Scheduled international flights to remain suspended till February 28

Published on Jan 19, 2022 12:42 PM IST
In November 2021, India decided to resume scheduled international flights from December, but the outbreak of Omicron upset the plan. Regular international flights have remained suspended in India since March 23, 2020. 
The suspension on scheduled international flights has been against extended till February 28. 
The suspension on scheduled international flights has been against extended till February 28. 
By | Written by Poulomi Ghosh

Scheduled international commercial flights to and from India will remain suspended till February 28, Director General of Civil Aviation said in a fresh order on Wednesday. Flights under air bubble arrangements will not be affected, the DGCA said. The decision comes as the world is braving a fresh wave of the Covid-19 pandemic, driven by Omicron, the latest variant of the SARS-CoV-2.

In November 2021, the Centre decided to resume scheduled international flight operations from December 15. The emergence of Omicron threw a spanner in the plan and the government withdrew the decision to resume scheduled international flights days before January 15.

Scheduled international flights have been suspended in India from March 23, 2020, two days before a nationwide lockdown was imposed in the country. The suspension was extended every month allowing emergency international travel under the air bubble agreements.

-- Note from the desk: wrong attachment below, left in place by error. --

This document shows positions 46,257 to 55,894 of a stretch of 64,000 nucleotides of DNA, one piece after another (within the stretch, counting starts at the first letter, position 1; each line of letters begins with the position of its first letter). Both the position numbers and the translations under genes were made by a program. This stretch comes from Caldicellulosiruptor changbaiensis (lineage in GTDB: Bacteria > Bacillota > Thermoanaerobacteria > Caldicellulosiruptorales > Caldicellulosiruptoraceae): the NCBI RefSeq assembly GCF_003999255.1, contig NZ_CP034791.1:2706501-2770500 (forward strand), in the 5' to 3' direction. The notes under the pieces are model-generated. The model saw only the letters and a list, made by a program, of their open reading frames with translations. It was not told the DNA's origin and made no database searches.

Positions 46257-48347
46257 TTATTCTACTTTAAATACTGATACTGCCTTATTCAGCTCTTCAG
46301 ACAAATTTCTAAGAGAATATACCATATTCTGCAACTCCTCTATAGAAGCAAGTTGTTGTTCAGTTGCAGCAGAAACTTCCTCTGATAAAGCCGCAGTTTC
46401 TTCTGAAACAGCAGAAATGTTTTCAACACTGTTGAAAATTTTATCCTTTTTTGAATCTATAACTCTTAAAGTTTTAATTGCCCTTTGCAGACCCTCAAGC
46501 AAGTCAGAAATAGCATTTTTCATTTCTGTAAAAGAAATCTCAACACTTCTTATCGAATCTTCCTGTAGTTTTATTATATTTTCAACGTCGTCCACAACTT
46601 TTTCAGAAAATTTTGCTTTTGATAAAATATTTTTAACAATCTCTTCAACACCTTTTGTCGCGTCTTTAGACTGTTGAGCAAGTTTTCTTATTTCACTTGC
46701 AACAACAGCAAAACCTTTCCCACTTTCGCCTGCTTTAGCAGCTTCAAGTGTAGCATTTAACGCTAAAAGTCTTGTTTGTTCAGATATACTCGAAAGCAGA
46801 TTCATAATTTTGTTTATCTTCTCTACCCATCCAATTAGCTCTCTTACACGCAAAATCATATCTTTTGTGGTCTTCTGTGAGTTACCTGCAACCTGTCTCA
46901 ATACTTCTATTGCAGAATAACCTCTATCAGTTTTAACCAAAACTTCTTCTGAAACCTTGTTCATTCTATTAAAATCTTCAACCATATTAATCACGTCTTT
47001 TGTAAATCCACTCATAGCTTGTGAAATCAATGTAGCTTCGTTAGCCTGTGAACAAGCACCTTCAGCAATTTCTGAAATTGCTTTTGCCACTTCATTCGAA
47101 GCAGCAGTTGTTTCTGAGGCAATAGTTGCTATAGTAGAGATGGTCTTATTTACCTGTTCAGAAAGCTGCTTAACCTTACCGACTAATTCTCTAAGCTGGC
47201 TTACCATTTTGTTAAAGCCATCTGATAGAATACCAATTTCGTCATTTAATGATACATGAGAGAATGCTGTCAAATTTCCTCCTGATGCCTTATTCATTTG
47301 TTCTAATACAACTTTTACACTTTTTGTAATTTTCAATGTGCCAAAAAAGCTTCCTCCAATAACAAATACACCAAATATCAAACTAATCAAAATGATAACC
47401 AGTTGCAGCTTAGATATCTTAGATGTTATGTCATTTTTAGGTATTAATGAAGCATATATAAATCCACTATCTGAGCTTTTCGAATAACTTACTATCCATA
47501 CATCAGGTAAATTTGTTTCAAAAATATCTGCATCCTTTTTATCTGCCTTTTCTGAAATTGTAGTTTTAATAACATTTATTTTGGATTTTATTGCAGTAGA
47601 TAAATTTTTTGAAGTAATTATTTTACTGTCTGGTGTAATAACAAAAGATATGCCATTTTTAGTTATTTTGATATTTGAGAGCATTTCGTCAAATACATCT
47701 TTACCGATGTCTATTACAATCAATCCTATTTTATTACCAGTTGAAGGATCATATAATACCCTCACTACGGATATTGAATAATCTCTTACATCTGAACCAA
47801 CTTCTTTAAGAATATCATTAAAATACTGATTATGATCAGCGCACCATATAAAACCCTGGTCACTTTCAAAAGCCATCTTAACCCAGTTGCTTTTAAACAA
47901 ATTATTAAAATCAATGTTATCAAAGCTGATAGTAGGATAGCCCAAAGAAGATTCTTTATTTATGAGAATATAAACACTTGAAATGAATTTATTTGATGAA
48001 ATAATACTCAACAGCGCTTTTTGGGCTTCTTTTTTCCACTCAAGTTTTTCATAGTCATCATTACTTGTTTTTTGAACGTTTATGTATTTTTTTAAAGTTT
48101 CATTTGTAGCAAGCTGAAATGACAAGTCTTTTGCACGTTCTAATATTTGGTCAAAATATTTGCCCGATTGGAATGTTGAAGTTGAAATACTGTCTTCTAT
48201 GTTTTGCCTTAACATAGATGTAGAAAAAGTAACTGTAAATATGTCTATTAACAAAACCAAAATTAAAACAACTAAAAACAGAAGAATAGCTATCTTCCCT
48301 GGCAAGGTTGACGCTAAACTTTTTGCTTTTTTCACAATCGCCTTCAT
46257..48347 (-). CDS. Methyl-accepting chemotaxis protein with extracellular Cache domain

India reports 2,82,970 new Covid cases, active cases highest in over 7 months

India has air transport bubbles with Afghanistan, Australia, Bahrain, Bangladesh, Bhutan, Canada, Ethiopia, Finland, France, Germany, Iraq, Japan, Kazakhstan, Kenya, Kuwait, Maldives, Mauritius, Nepal, Netherlands, Nigeria, Oman, Qatar, Russia, Rwanda, Saudi Arabia, Seychelles, Singapore, Sri Lanka, Switzerland, Tanzania, Ukraine, United Arab Emirates, United Kingdom, US and Uzbekistan. The agreements allow both-way air travel under some terms and conditions. 

No direct air travel is allowed to countries not covered under air travel bubble agreements. 

International air travel has come on the radar as Omicron, the variant first detected in South Africa on November 24, 2021, travelled to India through international travellers. The first Omicron cases were international travellers which prompted Delhi, West Bengal to raise demand for banning international flights from countries worst-affected by Omicron. 

Flights under the air bubble agreement were not banned but India identified some countries as 'at-risk'. The list includes all countries of Europe, including the UK, South Africa, Brazil, Botswana, China, Ghana, Mauritius, New Zealand, Zimbabwe, Tanzania, Hong Kong, Israel, Congo, Ethiopia, Kazakhstan, Kenya, Nigeria, Tunisia and Zambia.

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